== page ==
Ezekiel has again and again, in God's name, foretold the utter ruin of
Jerusalem; but, it should seem, he finds it hard to reconcile himself
to it, and to acquiesce in the will of God in this severe dispensation;
and therefore God takes various methods to satisfy him not only that it
shall be so, but that there is no remedy: it must be so; it is fit that
it should be so. Here, in this short chapter, he shows him (probably
with design that he should tell the people) that it was as requisite
Jerusalem should be destroyed as that the dead and withered branches of
a vine should be cut off and thrown into the fire.
I. The similitude is very elegant
II. The explanation of the similitude is very dreadful,
Jerusalem a Condemned Vine.
B. C. 593.
1 And the word of the LORD came unto me, saying,
2 Son of man, What is the vine tree more than any tree, or
than a branch which is among the trees of the forest?
3 Shall wood be taken thereof to do any work? or will men
take a pin of it to hang any vessel thereon?
4 Behold, it is cast into the fire for fuel; the fire devoureth
both the ends of it, and the midst of it is burned. Is it meet
for any work?
5 Behold, when it was whole, it was meet for no work: how much
less shall it be meet yet for any work, when the fire hath
devoured it, and it is burned?
6 Therefore thus saith the Lord GOD; As the vine tree among the
trees of the forest, which I have given to the fire for fuel, so
will I give the inhabitants of Jerusalem.
7 And I will set my face against them; they shall go out from
one fire, and another fire shall devour them; and ye shall
know that I am the LORD, when I set my face against them.
8 And I will make the land desolate, because they have
committed a trespass, saith the Lord GOD.
The prophet, we may suppose, was thinking what a glorious city
Jerusalem was, above any city in the world; it was the crown and joy
of the whole earth; and therefore what a pity it was that it should
be destroyed; it was a noble structure, the city of God, and the city
of Israel's solemnities. But, if these were the thoughts of his heart,
God here returns an answer to them by comparing Jerusalem to a vine.
1. It is true, if a vine be fruitful, it is a most valuable tree, none
more so; it was one of those that were courted to have dominion over
the trees, and the fruit of it is such as cheers God and man
it makes glad the heart,
So Jerusalem was planted a choice and noble vine, wholly a right
and, if it had brought forth fruit suitable to its character as a holy
city, it would have been the glory both of God and Israel. It was a
vine which God's right hand had planted, a branch out of a
dry ground, which, though its original was mean and despicable, God
had made strong for himself
to be to him for a name and for a praise.
2. But, if it be not fruitful, it is good for nothing, it is as
worthless and useless a production of the earth as even thorns and
briers are: What is the vine-tree, if you take the tree by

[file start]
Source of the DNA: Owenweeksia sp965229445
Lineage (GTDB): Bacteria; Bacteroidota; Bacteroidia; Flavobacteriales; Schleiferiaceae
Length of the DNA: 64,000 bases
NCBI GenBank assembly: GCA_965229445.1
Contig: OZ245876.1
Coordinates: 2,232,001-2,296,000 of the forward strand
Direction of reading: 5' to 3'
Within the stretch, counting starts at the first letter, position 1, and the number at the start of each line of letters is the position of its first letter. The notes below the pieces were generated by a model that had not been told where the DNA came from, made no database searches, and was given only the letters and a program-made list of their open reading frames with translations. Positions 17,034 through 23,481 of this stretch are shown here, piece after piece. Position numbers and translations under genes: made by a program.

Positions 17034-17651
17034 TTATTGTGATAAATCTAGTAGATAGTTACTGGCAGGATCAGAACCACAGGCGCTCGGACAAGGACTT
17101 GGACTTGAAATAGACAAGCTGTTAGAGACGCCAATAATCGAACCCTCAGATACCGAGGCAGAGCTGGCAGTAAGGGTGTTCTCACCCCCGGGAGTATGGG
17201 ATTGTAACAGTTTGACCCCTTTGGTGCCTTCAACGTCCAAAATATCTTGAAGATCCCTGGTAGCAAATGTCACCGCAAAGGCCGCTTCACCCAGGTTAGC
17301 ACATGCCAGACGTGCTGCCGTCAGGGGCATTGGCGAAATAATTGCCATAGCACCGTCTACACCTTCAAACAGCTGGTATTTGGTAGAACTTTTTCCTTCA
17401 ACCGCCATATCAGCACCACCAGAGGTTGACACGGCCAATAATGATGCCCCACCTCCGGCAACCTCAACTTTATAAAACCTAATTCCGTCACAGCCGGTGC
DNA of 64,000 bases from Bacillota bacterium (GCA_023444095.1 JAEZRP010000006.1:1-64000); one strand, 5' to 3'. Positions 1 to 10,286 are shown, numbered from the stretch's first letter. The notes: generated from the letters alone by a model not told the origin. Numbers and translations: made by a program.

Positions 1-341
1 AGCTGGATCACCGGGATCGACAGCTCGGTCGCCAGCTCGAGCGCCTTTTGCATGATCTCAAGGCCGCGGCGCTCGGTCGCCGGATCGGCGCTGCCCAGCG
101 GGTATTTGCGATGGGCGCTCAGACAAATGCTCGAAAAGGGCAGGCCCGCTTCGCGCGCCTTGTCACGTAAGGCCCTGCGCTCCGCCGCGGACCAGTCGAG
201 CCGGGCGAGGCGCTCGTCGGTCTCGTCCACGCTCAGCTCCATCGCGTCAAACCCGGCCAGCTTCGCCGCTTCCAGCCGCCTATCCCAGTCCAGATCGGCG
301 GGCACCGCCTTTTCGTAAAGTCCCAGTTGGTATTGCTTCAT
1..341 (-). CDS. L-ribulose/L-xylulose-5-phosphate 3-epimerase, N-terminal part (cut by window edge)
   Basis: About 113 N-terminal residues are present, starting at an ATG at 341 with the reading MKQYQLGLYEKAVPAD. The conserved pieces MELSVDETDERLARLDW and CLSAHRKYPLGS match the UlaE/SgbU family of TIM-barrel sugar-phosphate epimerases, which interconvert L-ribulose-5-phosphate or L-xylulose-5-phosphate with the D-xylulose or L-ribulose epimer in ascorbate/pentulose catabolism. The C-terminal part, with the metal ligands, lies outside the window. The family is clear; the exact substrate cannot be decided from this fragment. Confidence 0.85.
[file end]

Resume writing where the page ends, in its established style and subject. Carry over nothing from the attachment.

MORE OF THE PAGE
itself, without consideration of the fruit? What is it more than any
tree, that it should have so much care taken of it and so much cost
laid out upon it? What is a branch of the vine, though it spread
more than a branch which is among the trees of the forest, where
it grows neglected and exposed? Or, as some read it, What is the
vine more than any tree if the branch of it be as the trees of the
forest; that is, if it bear no fruit, as forest-trees seldom do,
being designed for timber-trees, not fruit-trees? Now there are some
fruit-trees which, if they do not bear, are nevertheless of good use,
as the wood of them may be made to turn to a good account; but the vine
is not of this sort: if that do not answer its end as a fruit-tree, it
is worth nothing as a timber-tree. Observe,
I. How this similitude is expressed here. The wild vine, that is
among the trees of the forest, or the empty vine (which Israel is
that bears no more fruit than a forest-tree, is good for nothing; it is
as useless as a brier, and more so, for that will add some sharpness to
the thorny hedge, which the vine-branch will not do. He shows,
1. That it is fit for no use. The wood of it is not taken to
do any work; one cannot so much as make a pin of it to hand a
See how variously the gifts of nature are dispensed for the service of
man. Among the plants, the roots of some, the seeds or fruits of
others, the leaves of others, and of some the stalks, are most
serviceable to us; so, among trees, some are strong and not fruitful,
as the oaks and cedars; others are weak but very fruitful, as the vine,
which is unsightly, low, and depending, yet of great use. Rachel is
comely but barren, Leah homely but fruitful.
2. That therefore it is made use of for fuel; it will serve to
heat the oven with. Because it is not meet for any work, it
is cast into the fire,
When it is good for nothing else it is useful this way, and answers a
very needful intention, for fuel is a thing we must have, and to
burn any thing for fuel which is good for other work is bad husbandry.
To what purpose is this waste? The unfruitful vine is disposed